The city’s rich history meets the ultimate in modern elegance in this exquisite Venice apartment
In this exquisite Venice apartment, the city’s rich history meets the ultimate in contemporary style
‘For the metal frame we chose a Venetian red, as favoured by the Renaissance painters. It’s quite common in local architecture’
Walls the colour of Venice’s canals, Murano glass lamps and accents of brass are just a few of the jewels in this luxurious, highly contemporary apartment, located in a 19th-century property overlooking a narrow canal in Sestiere San Marco. A former office, the listed building had very few original features remaining when its redesign began, the exception being its ornate parquet flooring. This gave architects Andrea Marcante and Adelaide Testa virtually free creative rein.
Inside, the apartment is eclectic and decadent: the pair combined mid-century and modern-day pieces with strong nods to the work of the Memphis Group, 1970s design and Art Deco. Luxurious pieces – from a velvet upholstered bench by Another Country to brass kitchen cabinets – combine with rainbow-coloured furniture, including Finn Juhl’s 1950s sideboard and Patricia Urquiola’s ‘Shimmer’ coffee table for Glas Italia. ‘Italian design is smart and elegant, but also fun,’ says Andrea.
An entrance area with a black wooden floor leads to the living room, its doorway surrounded by a bright crimson metal frame that snakes throughout the apartment visually connecting its rooms. ‘ We chose a strong, Venetian red, as favoured by the Renaissance painters,’ says Andrea. ‘It’s quite common in local architecture.’
The two bedrooms feature bedspreads made from Rubelli fabrics that mirror the traditional Venetian flecked terrazzo floors and the graphic details of the apartment’s crimson framework. In the living room, by way of contrast, an elegant brass structure frames the fenestration. ‘ Windows are traditionally quite small in Venetian homes and, as this is a listed building, there was little we could do about it,’ says Andrea. ‘The brass frame enlarges them, and enhances their relationship with the cityscape.’ Similarly, Murano glass lamps in various colours have been used to reflect the light that shimmers across the canals at twilight.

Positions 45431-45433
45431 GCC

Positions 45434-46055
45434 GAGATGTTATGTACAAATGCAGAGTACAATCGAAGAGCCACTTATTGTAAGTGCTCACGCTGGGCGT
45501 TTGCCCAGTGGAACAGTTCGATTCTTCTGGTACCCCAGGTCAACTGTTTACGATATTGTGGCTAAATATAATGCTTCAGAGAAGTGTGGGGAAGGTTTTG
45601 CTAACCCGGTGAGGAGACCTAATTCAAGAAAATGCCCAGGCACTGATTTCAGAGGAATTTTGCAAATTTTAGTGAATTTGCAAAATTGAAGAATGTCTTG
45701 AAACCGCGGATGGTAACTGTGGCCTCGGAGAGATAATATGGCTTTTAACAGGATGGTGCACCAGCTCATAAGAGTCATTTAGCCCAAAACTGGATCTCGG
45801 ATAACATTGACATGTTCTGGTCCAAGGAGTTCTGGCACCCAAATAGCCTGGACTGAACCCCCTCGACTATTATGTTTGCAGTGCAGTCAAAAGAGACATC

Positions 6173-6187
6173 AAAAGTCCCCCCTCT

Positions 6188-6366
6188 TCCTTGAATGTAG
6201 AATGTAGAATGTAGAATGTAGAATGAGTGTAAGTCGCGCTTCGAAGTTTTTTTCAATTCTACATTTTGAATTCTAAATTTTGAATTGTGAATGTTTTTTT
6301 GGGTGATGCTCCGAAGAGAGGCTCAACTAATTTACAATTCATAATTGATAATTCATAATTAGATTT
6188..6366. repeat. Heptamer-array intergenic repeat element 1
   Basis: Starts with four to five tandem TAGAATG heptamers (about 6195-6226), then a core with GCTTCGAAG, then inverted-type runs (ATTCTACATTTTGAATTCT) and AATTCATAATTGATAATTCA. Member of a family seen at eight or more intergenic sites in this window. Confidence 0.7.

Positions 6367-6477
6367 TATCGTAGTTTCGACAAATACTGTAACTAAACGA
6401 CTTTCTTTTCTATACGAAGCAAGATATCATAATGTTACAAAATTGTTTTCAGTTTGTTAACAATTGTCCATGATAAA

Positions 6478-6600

Andrea and Adelaide have worked their magic on the entire building, including the communal stairwell, which now creates a striking first impression. The grey walls are painted with linear designs, a modern version of the architrave that would have once adorned the space. A seating area, which overlooks gondolas passing by on the canal, sits beneath an extraordinary double-height wall rendered in burnt sienna, with curved, sculptured boiserie in eucalyptus wood. Andrea describes it as a ‘smoker’s corner’. ‘It’s a big hallway, so we asked ourselves how we could make the best use of it and incorporate the amazing view,’ says Andrea. ‘It’s rare to find such a contemporary interior in Venice. We have tried to create a new relationship with the city for the homeowners – one that meets their needs, but still reflects its history and culture.’ marcante-testa.it; uda.it
Opposite A burnt-sienna wall with curved eucalyptus-wood boiserie towers over a pair of ‘618’ chairs by Carlo Scarpa and cork side tables from Vitra in the communal hallway Left The colours and culture of the city have all influenced the design of this...